Close-knit congregation finds a home at RIT

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Graduate student Tom Kopchak plays the piano as the choir leads the congregation during Sunday Mass.

J-Jay Donowski ’96, ’98 (graphic design, sign language interpreting) and her husband, Vincent Donowski, ’00 (mechanical engineering), visited Catholic churches in the area but didn’t feel a connection. So they returned to the congregation they knew was a right fit—the Newman Community on the RIT campus.

“RIT is home for us,” J-Jay says. “I couldn’t imagine my children growing up anywhere but there.”

After Kathy Routly’s husband died, she found it difficult to attend her regular Catholic church because there were so many memories. She started attending services on the RIT campus and has never left.

“It is such a close community,” says Routly, who is assistant to the senior vice president for student affairs, for budget and personnel.

Every Sunday morning, a group of about 40 alumni and RIT neighbors worships in the Allen Chapel on campus. Rev. Richard Hunt says this core community participates in all of the usual religious ceremonies, from baptisms to funerals to weddings. The only difference is that they are joined by dozens of students.

More than 300 students are active in the RIT Newman Community, Hunt says.

Dan Muggeo, a fifth-year computer science student, has been attending services regularly since he came to campus and “my mother dragged me to Mass.”

He says he has enjoyed meeting students who share his faith as well as core community members, who not only organize community service projects but also make sure students are taken care of, such as inviting them to dinner when they can’t get home for the holidays.

“They give us this backing,” says Muggeo, who is from Binghamton, N.Y. “We are all so busy with school. They let us run the Mass but when we need something, they are there helping out.”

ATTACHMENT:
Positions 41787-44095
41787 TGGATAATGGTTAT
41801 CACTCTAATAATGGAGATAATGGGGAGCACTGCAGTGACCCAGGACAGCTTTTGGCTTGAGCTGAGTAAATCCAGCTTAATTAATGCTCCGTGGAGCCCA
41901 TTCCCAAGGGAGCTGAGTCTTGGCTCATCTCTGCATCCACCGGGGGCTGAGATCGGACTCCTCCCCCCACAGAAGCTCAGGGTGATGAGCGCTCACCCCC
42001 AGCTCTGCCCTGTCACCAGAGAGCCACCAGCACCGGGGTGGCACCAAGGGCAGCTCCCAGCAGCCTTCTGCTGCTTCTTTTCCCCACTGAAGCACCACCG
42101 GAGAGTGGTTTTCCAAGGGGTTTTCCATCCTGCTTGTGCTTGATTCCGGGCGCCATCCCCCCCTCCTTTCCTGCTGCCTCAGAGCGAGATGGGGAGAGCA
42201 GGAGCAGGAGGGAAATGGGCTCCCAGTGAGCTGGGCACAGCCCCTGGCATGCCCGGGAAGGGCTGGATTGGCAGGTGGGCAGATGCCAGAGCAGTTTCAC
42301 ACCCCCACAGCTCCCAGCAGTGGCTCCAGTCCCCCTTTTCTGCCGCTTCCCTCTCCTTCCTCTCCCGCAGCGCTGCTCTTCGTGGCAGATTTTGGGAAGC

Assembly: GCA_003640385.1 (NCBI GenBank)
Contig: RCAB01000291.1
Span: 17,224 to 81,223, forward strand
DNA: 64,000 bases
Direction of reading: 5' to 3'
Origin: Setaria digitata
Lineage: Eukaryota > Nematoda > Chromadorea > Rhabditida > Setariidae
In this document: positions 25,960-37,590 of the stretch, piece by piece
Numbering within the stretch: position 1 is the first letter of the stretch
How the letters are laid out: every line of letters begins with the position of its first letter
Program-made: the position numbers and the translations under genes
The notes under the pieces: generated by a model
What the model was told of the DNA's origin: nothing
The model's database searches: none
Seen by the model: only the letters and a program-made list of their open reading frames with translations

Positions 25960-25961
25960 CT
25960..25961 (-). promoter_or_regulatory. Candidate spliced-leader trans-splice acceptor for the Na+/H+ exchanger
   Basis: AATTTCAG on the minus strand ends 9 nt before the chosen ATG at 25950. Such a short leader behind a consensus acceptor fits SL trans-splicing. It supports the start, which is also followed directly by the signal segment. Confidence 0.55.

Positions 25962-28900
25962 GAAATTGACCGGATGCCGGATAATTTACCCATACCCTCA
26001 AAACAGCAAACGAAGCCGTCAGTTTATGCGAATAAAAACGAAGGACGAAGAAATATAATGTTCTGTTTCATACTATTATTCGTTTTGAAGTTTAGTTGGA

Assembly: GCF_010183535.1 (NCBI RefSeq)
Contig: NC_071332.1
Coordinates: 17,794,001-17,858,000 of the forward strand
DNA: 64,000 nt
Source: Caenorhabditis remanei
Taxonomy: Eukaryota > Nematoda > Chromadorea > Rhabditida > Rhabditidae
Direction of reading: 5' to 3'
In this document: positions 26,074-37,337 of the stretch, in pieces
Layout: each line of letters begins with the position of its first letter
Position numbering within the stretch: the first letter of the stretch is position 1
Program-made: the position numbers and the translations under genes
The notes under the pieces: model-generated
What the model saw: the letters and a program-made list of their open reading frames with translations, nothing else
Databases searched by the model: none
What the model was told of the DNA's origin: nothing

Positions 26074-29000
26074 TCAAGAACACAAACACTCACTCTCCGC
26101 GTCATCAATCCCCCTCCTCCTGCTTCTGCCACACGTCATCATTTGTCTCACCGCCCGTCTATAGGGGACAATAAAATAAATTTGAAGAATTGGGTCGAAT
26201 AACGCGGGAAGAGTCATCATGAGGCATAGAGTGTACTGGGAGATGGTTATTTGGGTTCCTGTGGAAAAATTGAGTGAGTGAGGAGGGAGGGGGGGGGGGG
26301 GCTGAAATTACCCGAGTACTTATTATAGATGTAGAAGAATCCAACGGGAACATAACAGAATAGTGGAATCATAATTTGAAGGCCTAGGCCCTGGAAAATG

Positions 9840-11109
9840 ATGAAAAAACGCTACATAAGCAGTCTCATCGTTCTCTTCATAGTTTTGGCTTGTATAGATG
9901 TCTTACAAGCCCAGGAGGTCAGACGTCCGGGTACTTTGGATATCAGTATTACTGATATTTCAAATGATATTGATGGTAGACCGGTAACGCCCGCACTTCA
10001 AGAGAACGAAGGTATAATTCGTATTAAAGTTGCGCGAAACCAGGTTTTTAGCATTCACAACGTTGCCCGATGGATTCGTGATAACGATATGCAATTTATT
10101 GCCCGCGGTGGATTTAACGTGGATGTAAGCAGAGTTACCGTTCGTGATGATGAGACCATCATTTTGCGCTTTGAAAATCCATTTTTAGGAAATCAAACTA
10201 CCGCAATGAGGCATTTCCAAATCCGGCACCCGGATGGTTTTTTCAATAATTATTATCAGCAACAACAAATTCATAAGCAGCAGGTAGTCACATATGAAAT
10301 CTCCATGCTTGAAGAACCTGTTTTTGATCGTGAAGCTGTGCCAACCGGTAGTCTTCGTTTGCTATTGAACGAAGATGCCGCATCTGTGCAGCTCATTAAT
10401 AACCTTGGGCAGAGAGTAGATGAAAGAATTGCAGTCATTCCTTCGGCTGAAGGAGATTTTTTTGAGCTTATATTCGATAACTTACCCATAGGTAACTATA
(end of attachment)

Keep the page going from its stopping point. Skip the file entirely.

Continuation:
The core community started long before the RIT campus opened in 1968. Helen Cody, who at 90 is the oldest member, remembers having Mass in a nearby firehouse on Riverview Drive.

After the campus was constructed, the small group of parishioners moved to an auditorium and then to the Interfaith Center.

Over the years, the group has grown with students continuing as members after graduating and neighborhood residents who like the close-knit atmosphere.

Renae Veneziano ’04 (mechanical engineering) and Jeff Veneziano ’04 (mechanical engineering) started attending services even before they were RIT students. They moved to a house in Henrietta in 2001 and this was the closest parish to their home. Now they attend Mass with their daughters Elizabeth, 3, and Natalie, 5.

Dan Viggiano III ’97, ’05 (engineering, business) has been a member of the congregation since 1992. He and his wife, Trina Viggiano ’97 (hotel administration) also looked at other parishes after graduating from RIT but they like how the ever-changing student population invigorates the congregation.

The students serve as altar servers, lectors and greeters. A choir of students and a few alumni fills the Allen Chapel with harmonized hymns. At a service in January, Deacon Lon Smith ’92 ’04 (electrical engineering technology, multidisciplinary studies) directs his sermon at the students, referencing the challenges of living in the dorms and eating dorm food. He asks the congregation to pray for all RIT students, staff, faculty and alumni.

Smith, who was ordained last spring and asked Hunt if he could preach at the service to get more experience, says the combination of students and community members makes the Mass special.

“The students need to know there’s something more than focusing on studies,” he says. “And it’s great for the community because they get to see the future of the church.”

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